I had to travel to Mount Laurel, NJ earlier today to visit NFL Films. It’s for an upcoming story, and I was elated to be going there. What football fan wouldn’t want to see the facility that contains virtually every NFL game ever played? The problem with going to Mount Laurel is it’s in the middle of nowhere — in Jersey.

The route to get there from Manhattan was multi-layered (I like to use big words in my travel experiences): Take NJ Transit from New York Penn Station to Trenton, SEPTA from Trenton to Philadelphia’s 30th Street Station, then take NJ Transit again from Philly to Cherry Hill, NJ. Then I’d hop in a cab from Cherry Hill for the supposed short ride to Mount Laurel, and Films’ headquarters. The roundtrip cost of the trains — six rides in all — was $56. Not bad. Add maybe $10 per cab back and forth between Cherry Hill to Mount Laurel and it’s a reasonable yet slightly annoying cost.

So, I was taken aback to discover a cab ride — really a car service — was $40 (!!) between towns. It was ridiculous. Cherry Hill looked close to Mount Laurel on a map, and I was told it would be a 10-minute ride. Not so, as a few cab companies delivered the depressing news that I’d be paying the same fare for going from JFK or La Guardia airport into Manhattan. I paid the damn fee and got to Films, where I had a great experience. I had a half hour interview with Films president Steve Sabol, the son of Films founder Ed Sabol, in his office, and I left a happy writer — until I realized I’d be paying another $40 for the honor of getting back to Cherry Hill.

I get to the station, and by this time the wind is bustling and the wind chill is, well, chilly. Really chilly, and the train to Philly wasn’t anywhere in sight. (The Cherry Hill stop has only an outdoor platform with a few covered waiting areas.) Yet once the train arrived, I was so damn eager to board that I didn’t bother realizing the one I hopped on was going to Atlantic City. Only when it took off did it sink in. No worries, I thought; just get off at the next stop and reverse it.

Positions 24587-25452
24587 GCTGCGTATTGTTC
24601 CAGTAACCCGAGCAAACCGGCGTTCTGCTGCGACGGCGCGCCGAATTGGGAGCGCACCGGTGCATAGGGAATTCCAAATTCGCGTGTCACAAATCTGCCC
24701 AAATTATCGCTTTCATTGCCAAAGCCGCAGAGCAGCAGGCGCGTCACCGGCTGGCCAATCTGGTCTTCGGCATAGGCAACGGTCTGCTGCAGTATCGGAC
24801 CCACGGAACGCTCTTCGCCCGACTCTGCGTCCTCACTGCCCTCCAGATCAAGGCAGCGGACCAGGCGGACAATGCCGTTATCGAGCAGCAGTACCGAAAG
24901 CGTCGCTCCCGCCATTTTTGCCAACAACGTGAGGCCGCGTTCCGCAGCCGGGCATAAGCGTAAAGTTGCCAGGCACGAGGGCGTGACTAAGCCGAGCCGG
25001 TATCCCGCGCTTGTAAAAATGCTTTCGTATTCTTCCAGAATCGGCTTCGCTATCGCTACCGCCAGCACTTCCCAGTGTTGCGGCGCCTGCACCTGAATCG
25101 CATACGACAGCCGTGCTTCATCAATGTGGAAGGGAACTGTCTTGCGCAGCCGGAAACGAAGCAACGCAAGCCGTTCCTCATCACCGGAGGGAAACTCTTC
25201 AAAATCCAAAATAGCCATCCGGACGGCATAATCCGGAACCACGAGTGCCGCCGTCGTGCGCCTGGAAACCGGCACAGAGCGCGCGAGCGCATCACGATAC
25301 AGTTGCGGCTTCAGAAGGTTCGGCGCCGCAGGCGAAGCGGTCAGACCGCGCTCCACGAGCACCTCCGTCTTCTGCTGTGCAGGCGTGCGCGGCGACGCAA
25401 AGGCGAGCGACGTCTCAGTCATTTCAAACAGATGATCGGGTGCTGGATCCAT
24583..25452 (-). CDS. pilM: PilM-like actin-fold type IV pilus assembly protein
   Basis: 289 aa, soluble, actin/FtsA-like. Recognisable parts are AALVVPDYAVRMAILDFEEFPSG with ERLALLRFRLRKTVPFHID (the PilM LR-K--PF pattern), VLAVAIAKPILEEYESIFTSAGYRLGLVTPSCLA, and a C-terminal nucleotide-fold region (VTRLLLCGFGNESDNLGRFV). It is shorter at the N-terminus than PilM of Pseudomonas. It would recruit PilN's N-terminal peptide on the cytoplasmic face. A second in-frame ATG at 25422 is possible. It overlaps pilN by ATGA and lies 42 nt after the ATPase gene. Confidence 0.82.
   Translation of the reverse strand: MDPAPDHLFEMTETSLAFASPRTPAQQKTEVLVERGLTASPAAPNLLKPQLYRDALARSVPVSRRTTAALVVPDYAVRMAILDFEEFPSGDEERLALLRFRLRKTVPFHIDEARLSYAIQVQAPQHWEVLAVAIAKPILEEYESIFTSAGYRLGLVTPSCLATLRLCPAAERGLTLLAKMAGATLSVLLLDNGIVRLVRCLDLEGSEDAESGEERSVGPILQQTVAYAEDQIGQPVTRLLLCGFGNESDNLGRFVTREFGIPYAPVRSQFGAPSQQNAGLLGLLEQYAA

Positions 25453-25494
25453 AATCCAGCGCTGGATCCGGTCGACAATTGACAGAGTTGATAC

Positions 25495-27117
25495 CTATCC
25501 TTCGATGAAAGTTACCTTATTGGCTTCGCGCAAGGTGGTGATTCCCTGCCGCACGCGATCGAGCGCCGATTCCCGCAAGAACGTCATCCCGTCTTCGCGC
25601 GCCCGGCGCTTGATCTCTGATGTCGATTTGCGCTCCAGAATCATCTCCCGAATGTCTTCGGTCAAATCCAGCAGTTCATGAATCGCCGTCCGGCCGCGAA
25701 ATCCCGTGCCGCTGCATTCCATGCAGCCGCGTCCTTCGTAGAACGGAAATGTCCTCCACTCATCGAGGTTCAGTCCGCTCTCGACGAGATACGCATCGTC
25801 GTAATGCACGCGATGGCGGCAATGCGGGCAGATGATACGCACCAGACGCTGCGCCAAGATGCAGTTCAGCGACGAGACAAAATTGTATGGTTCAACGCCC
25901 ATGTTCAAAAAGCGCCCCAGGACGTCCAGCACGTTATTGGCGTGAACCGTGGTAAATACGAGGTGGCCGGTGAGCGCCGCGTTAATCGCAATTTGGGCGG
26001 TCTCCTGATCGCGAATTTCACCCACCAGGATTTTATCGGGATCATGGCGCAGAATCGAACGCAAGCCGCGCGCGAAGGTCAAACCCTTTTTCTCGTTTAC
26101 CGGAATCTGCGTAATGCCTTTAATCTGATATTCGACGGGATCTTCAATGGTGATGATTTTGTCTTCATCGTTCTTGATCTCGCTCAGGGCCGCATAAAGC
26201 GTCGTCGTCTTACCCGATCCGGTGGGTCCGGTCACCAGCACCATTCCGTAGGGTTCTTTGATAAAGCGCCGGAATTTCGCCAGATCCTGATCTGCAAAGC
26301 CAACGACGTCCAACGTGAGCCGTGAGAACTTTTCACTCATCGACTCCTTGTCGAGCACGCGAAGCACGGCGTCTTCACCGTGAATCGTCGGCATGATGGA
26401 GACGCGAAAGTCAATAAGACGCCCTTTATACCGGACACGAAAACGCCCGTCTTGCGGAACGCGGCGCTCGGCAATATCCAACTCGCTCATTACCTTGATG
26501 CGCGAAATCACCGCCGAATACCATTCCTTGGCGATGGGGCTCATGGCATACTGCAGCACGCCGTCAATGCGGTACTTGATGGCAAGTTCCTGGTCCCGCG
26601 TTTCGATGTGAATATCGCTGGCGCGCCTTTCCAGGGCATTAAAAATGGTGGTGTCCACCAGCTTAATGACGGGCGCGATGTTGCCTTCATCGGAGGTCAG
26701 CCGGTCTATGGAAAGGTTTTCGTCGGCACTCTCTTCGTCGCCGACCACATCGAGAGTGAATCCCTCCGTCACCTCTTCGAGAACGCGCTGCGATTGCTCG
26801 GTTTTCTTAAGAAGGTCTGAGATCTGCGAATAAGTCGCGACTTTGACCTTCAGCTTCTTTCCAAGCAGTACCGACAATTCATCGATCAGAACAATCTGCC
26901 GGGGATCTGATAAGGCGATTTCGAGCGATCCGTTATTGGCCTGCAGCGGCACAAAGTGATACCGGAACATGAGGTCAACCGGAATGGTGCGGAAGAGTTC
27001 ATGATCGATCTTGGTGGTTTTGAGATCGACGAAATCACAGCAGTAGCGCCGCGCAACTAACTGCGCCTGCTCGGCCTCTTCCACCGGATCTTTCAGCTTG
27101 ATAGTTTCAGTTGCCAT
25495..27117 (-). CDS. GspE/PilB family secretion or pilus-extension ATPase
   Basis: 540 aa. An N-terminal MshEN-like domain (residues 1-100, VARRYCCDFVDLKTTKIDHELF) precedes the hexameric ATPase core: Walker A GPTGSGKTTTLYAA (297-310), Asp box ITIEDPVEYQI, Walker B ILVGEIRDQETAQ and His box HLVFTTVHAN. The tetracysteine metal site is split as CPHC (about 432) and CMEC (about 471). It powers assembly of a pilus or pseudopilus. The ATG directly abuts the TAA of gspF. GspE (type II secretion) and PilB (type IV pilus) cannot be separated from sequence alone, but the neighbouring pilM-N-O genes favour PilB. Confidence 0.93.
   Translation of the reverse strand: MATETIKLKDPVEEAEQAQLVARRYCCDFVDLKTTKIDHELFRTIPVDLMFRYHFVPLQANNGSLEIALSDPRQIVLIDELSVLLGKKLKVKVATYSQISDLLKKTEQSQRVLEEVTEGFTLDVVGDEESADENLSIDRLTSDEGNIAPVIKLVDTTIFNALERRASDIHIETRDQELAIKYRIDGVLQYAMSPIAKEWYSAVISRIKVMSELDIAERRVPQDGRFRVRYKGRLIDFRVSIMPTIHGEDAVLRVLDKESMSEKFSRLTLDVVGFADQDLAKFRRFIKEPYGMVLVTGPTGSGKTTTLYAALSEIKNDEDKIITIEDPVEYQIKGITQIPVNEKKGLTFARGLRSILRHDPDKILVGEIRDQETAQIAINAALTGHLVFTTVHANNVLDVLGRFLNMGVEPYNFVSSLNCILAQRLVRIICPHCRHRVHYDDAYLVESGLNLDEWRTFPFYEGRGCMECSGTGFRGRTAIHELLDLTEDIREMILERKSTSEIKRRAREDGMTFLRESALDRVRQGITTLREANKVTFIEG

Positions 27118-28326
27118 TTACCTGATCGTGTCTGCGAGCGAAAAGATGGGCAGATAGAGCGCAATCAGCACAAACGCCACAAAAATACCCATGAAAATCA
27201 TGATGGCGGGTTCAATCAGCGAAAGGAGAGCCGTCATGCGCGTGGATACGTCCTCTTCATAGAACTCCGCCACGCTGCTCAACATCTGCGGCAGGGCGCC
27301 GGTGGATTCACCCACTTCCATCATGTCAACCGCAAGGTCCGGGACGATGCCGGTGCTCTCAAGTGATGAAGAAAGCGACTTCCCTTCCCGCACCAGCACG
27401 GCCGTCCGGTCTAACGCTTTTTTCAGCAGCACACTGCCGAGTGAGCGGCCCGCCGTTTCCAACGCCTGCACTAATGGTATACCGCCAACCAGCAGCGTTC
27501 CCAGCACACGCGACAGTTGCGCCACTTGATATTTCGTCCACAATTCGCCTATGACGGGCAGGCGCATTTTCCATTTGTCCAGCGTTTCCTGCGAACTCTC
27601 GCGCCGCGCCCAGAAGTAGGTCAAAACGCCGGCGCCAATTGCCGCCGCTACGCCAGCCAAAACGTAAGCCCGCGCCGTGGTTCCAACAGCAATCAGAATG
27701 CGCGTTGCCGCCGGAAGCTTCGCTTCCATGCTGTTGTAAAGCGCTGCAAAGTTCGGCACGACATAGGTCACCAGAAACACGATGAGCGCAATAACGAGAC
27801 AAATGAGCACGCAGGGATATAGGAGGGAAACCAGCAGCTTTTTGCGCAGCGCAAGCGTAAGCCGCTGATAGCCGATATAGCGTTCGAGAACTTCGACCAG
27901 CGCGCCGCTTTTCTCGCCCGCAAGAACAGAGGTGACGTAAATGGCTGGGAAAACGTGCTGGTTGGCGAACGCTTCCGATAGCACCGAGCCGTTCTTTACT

Which I did, in a way. When I got off at the next stop, I asked a conductor if a Philly-bound train was arriving at that platform soon. She told me it wasn’t, but that I could catch the awaiting Philly-destined train on the top level of the station. Like an idiot, I ran up the stairs and got inside the train, without checking that it wasn’t an Amtrak, meaning it was traveling a different route to Philly. Rather than hit 30th Street Station, this train culminated at 16th St.

Already in Philly at least 30-40 minutes later than I should have been, I decided to walk to 30th St., just to take in that heralded Philly experience. Another problem. A second snowstorm was making its way, which meant it was just as windy as it is in New York City when walking near the Hudson or East River. Plus, the wind chill was definitely in the 10-15 degree range, and there was a headwind on the path to 30th St. — the entire f’ing way.

I had to walk four blocks north to reach Market St., which runs along Philly’s city center and feeds into the station. That resulted in a 20- to 25-minute walk in a cold, rainy headwind. My loafers — I wore LOAFERS — were soaked. My beanie was soaked. So was my jacket, my gloves and my pants from my shins down.

This is a really long-winded way of saying I paid $100, tips included, for two cab rides, took a train one stop the wrong way, hit Philadelphia on the wrong train line, then walked nearly a half-hour through Philly in cold, rainy, windy weather. Not the worst day, though. I’m gonna make sure I have a tequila on the rocks when I get home. T-SHIRT TIME!